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Mike Bowyer

The Early Years of Reading Offshore Club

With 2021 being the 50th anniversary of Reading Offshore Sailing Club, we're delighted to share this story of our foundation and early years.

It was in 1967 that our club’s founder Mike Bowyer was asked by a friend who he had been at sea with in the Merchant Navy to help with evening lectures in Navigation.  These courses were run at College Road in Reading under the auspices of the Reading Adult Education Centre.  In those days, students studying for their Yachtmaster had to study navigation, meteorology, compass magnet magnetism, rules of the road, Morse code, Semaphore and international code. The exam was run by the Department of Trade and Industry and had to be sat in London, Southampton or other major ports.  In 1970 the Adult Education Centre decided that the course should be RYA based so Mike (by then in charge of the navigation courses) introduced the RYA Day Skipper and Yachtmaster courses to Reading. The evening courses ran from September to April every year. ( 2 x 12 weeks)

It must have been in about 1970 after the conclusion of that year’s course for the Yachtmaster’s certificate that the group decided to continue meeting - and so Reading Offshore Club was formed. Some of the original characters from this group were Jack Litton, Peter Girdler, Fred Brooke, Vick Pepper, Glenn Middleton, Peter Acke, and Stuart Varey who became the second Commodore of the club, following Mike’s first five years as Commodore.

The Black Boy pub in Shinfield was the first meeting point for ROC members. They met once a month on the first Monday of the month (a long tradition that continues today). There were some lively meetings in the small room at the back of the pub. About three years later the club moved to the Roundabout pub in Tilehurst.  As each year passed, at the end of the navigation courses in April, the number of ROC members would grow. Activity naturally expanded from evening meetings to sailing together.

Mike remembers Fred Brooks, an early member of the club, who had an old gaffer called Citara which he kept on the River Medina.  He recalls that Citara, built in 1887, was a lovely old boat to sail.  Fred had crewed on windjammers round the world, and the poem below was his amusing account of his round the world adventures.

In 1973 The Christmas dance was held at the Ship Hotel in Duke Street Reading. Tickets cost £1.75 for the buffet and dance.  The usual raffle was held with many prizes. Music by the Kenmen! On 8th October the lecture was given by Mr Brian Cook, a transatlantic yachtsman.

Venues for ROC meetings moved around a bit before ending up in Sonning. As time went on, the navigation courses increased gradually providing and increasing membership for the club. Many members were boat owners and activities on the water flourished, rallies becoming the norm in the summer season – and always with a Folly Rally.  Gradually the mix of land-based meetings, speakers and rallies in around and beyond the Solent developed.  Racing was added to the mix and there were both summer and winter-based racing series in the 80s and into the 90s.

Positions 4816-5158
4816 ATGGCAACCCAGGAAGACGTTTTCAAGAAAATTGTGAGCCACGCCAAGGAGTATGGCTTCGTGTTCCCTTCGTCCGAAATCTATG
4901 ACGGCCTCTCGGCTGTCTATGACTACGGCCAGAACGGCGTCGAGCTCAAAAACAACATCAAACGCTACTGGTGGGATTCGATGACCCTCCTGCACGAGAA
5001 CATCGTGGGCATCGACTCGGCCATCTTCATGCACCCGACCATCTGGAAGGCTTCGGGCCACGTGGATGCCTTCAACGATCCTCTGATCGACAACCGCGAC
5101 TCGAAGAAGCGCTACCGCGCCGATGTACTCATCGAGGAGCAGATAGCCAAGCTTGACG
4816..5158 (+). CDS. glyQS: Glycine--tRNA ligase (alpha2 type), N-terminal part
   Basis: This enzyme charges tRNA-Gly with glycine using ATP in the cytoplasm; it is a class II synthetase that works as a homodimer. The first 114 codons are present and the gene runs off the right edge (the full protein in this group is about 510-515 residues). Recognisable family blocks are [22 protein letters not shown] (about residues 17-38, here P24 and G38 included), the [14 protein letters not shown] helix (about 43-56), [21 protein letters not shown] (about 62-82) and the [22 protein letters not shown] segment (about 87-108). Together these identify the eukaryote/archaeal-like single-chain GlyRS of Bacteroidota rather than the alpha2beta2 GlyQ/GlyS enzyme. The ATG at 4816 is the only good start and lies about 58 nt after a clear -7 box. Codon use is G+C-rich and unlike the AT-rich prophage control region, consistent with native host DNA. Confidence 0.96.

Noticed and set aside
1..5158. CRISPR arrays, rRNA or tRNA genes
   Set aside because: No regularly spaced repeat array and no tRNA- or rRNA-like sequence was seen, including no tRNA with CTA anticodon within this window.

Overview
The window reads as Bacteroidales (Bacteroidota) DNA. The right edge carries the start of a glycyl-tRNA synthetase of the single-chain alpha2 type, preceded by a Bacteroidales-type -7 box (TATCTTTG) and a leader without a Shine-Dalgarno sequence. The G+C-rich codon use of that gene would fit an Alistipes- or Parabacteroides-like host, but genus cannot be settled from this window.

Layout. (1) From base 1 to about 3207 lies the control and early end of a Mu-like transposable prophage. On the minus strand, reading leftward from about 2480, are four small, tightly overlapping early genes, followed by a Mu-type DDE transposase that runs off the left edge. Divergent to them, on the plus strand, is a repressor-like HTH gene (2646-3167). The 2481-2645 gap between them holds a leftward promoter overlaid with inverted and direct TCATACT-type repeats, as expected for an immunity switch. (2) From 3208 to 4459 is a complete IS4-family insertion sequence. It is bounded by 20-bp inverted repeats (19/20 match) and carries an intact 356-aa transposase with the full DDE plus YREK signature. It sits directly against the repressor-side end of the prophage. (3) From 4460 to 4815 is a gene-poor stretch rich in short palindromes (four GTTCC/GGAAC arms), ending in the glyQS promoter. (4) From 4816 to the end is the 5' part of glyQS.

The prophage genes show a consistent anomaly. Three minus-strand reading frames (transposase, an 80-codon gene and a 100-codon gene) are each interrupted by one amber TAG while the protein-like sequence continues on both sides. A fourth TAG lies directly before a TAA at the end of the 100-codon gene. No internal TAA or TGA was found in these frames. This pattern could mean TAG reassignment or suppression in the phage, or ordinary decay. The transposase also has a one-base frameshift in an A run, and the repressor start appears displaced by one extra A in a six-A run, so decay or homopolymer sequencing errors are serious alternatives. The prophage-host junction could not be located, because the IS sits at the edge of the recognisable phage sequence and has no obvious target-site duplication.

The Club grew to over a hundred members in the 80s and 90s, when many members were boatowners. In the twenty-first century the club has shrunk in size, as other offshore clubs sprung up in the Thames Valley and yachts scattered from the Solent.  Several members moved their boats to other parts of the UK, the Med and beyond.  However new enthusiasts joined in, often becoming members after taking courses through our training wing, established by Phil Missen when the evening course provision through local authorities disappeared.  We still have a happy mix of activities on and off the water and the happy sociable atmosphere of sailors with a common interest prevails.  Reading Offshore Club was renamed Reading Offshore Sailing Club in 2014 since some outsiders thought that the club’s interests were international investments!

We are lucky that our founder, Mike Bowyer, is still a member of the Club and we still also have several other very  longstanding members. 

From reminiscences with Mike Bowyer,

Founder and first Commodore of Reading Offshore Club

(Below is a selection of photos of our founder, Mike, along with his boats, Welsh Lady and Dutch Lady)

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The Commodore’s Trophy

Mike Bowyer was our founding member and first Commodore of ROSC; he is still a member of the Club.  He gave the Commodore’s Trophy to ROSC in December 1990. Here is his account of the tale behind the trophy:

“Some time ago I considered that the Commodores of ROC needed recognition of a year’s service to the club and in many cases much more than one year’s service.  To find a suitable trophy wasn’t easy and at first I visited Southampton, Hamble and Lymington in search of a model yacht in silver, or something similar. On enquiring at Lymington, a chandler told me to look in the Silver Vaults in London.

"After a few weeks I went to London one Saturday and found the Silver Vaults near Tottenham Court Road.  I had never been before; if you never have been, I recommend a visit.  I was amazed at all the underground vaults, all heavily guarded with vault doors and caverns leading off with individual silver stores– purely silver – nothing else. There must be at least fifty vaults and so I wandered around looking for a trophy.  There were several small sailing vessels, but nothing which really caught my eye until I saw high up on a shelf and rather dirty the ‘Silver Schooner’.

"It soon became apparent that this would be the ROC Commodore’s Trophy.  I had it cleaned off and verified the date of 1910 made in Genoa, Italy.  It is probably a one off, so there’s no other example.”

From reminiscences with Mike Bowyer, 
Founder and first Commodore of Reading Offshore Club

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